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By Mangosuthu Buthelezi
Memories of a long brotherhood tempered in common struggle
Independent voices from the The Washington Times Communities
Topic - Raul R. Labrador
President Obama said early Thursday that he wants to make a major push to have Congress pass immigration legislation this year — but by late in the day the White House was confirming he will nominate someone with little immigration experience to head the Department of Homeland Security.
Now that a temporary solution to the partial government shutdown and debt limit are at hand, President Obama says immigration is next, but House Republicans said that's not likely.
A House bill being introduced Thursday seeks to protect the religious freedom of individuals, institutions and businesses that are increasingly being punished or harassed for their beliefs on marriage.
Two key Republican lawmakers made it clear Sunday that if the White House wants their support on a strike against Syria, President Obama will have to restore funding to the U.S. military that was cut under sequestration.
The Republican lawmaker is also the first to say he "won't blink" when it comes to Capitol Hill confrontations that challenge his principles. The result? Mr. Cruz is capable of some canny strategy, even as his critics accuse him of being ruthless, and/or unreasonable.
House Republicans will meet this week to plan their immigration strategy, which seems designed to push the issue to the right, but the Senate bill already faces a backlash on the left, where advocacy groups say the added border security is testing the limits of enforcement.
Sen. Marco Rubio said Wednesday that he'd be all right with breaking up the immigration bill into smaller pieces, but said the most important part of this month's debate will be how best to improve security so voters believe government is finally serious about controlling the border and weeding out illegal immigrants.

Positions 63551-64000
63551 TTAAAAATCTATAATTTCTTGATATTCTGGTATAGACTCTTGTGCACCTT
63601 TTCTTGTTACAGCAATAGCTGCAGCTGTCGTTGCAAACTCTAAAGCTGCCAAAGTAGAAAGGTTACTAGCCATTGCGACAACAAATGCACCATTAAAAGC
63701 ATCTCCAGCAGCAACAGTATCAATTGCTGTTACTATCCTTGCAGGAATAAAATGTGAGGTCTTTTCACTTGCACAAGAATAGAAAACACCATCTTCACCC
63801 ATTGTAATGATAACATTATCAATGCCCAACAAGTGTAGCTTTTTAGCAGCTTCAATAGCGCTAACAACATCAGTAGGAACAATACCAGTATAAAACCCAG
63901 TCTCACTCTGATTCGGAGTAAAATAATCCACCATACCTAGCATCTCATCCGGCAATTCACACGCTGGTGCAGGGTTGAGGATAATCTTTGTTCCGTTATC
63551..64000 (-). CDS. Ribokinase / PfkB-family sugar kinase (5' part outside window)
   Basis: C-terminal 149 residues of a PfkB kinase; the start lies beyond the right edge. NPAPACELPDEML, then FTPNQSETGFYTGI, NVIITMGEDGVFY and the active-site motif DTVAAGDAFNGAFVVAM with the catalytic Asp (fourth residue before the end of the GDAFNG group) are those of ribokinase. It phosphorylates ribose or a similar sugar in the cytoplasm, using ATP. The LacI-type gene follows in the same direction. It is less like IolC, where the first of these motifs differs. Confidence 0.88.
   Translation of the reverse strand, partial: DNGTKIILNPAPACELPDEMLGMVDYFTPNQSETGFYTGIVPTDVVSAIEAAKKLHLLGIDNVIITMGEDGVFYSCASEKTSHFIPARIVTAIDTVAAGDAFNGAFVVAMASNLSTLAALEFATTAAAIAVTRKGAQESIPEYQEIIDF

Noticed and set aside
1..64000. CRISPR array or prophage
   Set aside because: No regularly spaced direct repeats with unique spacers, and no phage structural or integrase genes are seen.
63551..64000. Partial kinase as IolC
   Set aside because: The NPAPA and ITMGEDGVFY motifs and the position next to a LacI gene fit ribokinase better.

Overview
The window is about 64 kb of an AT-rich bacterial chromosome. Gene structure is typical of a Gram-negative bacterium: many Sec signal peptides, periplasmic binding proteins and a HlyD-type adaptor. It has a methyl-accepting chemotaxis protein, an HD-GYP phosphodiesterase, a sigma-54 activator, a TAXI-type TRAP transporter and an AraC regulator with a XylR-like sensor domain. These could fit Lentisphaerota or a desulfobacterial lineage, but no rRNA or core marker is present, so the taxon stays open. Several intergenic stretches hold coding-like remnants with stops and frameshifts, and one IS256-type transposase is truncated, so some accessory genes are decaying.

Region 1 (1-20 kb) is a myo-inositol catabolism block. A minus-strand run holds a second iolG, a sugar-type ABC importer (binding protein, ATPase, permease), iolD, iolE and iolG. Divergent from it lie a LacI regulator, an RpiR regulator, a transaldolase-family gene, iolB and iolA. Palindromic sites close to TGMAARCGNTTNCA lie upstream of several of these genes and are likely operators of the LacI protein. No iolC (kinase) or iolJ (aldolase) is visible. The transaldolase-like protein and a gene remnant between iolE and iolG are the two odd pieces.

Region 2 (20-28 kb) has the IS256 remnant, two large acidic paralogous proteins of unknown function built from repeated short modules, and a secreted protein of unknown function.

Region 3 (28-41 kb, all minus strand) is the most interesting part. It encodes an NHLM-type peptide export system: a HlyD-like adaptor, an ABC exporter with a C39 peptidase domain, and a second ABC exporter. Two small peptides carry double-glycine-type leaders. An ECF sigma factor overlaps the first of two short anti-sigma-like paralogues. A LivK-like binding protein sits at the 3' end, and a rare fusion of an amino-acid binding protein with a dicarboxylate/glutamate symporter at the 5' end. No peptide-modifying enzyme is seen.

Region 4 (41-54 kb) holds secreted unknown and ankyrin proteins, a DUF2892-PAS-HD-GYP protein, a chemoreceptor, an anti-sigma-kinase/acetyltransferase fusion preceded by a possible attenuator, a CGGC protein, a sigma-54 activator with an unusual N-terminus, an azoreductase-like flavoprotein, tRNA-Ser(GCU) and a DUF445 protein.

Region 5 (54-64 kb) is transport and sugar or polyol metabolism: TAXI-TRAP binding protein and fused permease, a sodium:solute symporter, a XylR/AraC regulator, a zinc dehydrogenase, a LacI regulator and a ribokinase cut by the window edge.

The immigration fight wasn't supposed to begin until next week but it got a head start Thursday when House Republicans voted to overturn President Obama's policies and start deporting rank-and-file illegal immigrants again — an early signal that a broad legalization bill will have trouble passing Congress this year.
Conservative Republicans said Wednesday that they will demand that Congress produce a budget that balances in 10 years in exchange for agreeing to raise the federal debt limit, and that House Speaker John A. Boehner promised as much during a GOP retreat this year.
GOP leaders have decided it's time their party surmounts the immigration issue, embraces legalization and moves on, and rank-and-file conservatives are warming to that stance — though they still fear their leaders will sell out conservative principles for political gain.
Rep. Thomas Massie challenged President Obama to roll out the proof that humans have played a hand in climate change.
House GOP lawmakers seemed to have forged a greater sense of unity emerging from a three-day retreat in Virginia last week, after party leaders rolled out their plan to avoid a showdown with President Obama by temporarily raising the federal debt limit.
I am a Republican who worked for President George W. Bush both when he was governor of Texas and when he was president, and I am now working to create jobs in renewable energy. The recent opinion column by Reps. Raul R. Labrador and Mike Pompeo ("Era of energy subsidies is over," Commentary, Monday) told only half the story.
The call for an end to all energy subsidies from Rep. Mike Pompeo, Kansas Republican, and Rep. Raul R. Labrador, Idaho Republican, could be a laudable goal if it treated all energy resources fairly and treated energy fairly relative to other sectors ("Era of energy subsidies is over," Commentary, Monday). Unfortunately, their proposed legislation doesn't work that way. It unfairly singles out the most promising source of new manufacturing jobs while protecting billions of dollars in incentives for other energy sources and all non-energy sectors. Honest reform of tax incentives must start with a level playing field. The Pompeo/Ladrador proposal fails to do that.
America's energy woes show what's wrong when politicians intervene in the market. When government tilts the playing field to favor an industry, rivals want their own slice of the pie. As gasoline prices skyrocket, natural-gas backers sense an opportunity to grab a larger share of the fuel market and want lawmakers to climb aboard the "green" fuel express.
"I think it would be crazy for the House Republican leadership to enter into negotiations with him on immigration, and I'm a proponent of immigration reform," Rep. Raul R. Labrador, Idaho Republican, said Wednesday. "He's trying to destroy the Republican Party, and I think that anything that we do right now with the president on immigration will be with that same goal in mind, which is to destroy the Republican Party and not to get good policy."
Rep. Raul R. Labrador, Idaho Republican, who had been part of immigration negotiations in the House before dropping out, said after Mr. Obama refused to negotiate with the GOP over spending and debt, he sees no reason to trust the White House on immigration now.